In this work Beth Simmons presents a fresh view of why governments decided to abide by or defect from the gold standard during the 1920s and 1930s. Previous studies of the spread of the Great Depression have emphasized "tit-for-tat" currency and tariff manipulation and a subsequent cycle of destructive competition. Simmons, on the other hand, analyzes the influence of domestic politics on national responses to the international economy. In so doing, she powerfully confirms that different political regimes choose different economic adjustment strategies.
"One of the best books I have read in years. . . . Simmons develops a novel, domestic explanation for the policy failures of the interwar period . . . [and] untangles the complicated web of the interwar international political economy. The book not only sets a new standard of research excellence, but it is required reading for all international political economists, as well as many comparativists and historians. . . . Who Adjusts? will certainly become a classic analysis of interwar economic policy."--David A. Lake, American Political Science Review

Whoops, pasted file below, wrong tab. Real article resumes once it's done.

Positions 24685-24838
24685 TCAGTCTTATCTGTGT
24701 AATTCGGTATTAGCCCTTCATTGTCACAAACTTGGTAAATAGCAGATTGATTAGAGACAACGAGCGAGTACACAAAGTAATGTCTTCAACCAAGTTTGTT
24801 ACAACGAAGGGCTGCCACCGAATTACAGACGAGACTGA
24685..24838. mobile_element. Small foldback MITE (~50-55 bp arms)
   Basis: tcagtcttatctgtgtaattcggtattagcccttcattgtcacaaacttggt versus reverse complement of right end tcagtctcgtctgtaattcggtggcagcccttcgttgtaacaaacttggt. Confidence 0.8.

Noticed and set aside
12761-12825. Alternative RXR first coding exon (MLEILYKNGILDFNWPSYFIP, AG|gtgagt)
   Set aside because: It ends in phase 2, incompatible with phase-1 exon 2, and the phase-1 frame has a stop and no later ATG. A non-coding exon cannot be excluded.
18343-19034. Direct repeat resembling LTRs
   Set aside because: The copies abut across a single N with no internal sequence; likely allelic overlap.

"[Simmons's] arguments and results hold considerable interest for economists and historians as well as political scientists."--Kenneth Mouré, American Historical Review
"This ambitious study makes an important contribution to systemic theories of international economics cooperation. . . . Simmons's bold and lucid analysis is stimulating."--Patricia Clavin, Economic History Review
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Hardcover published in 1994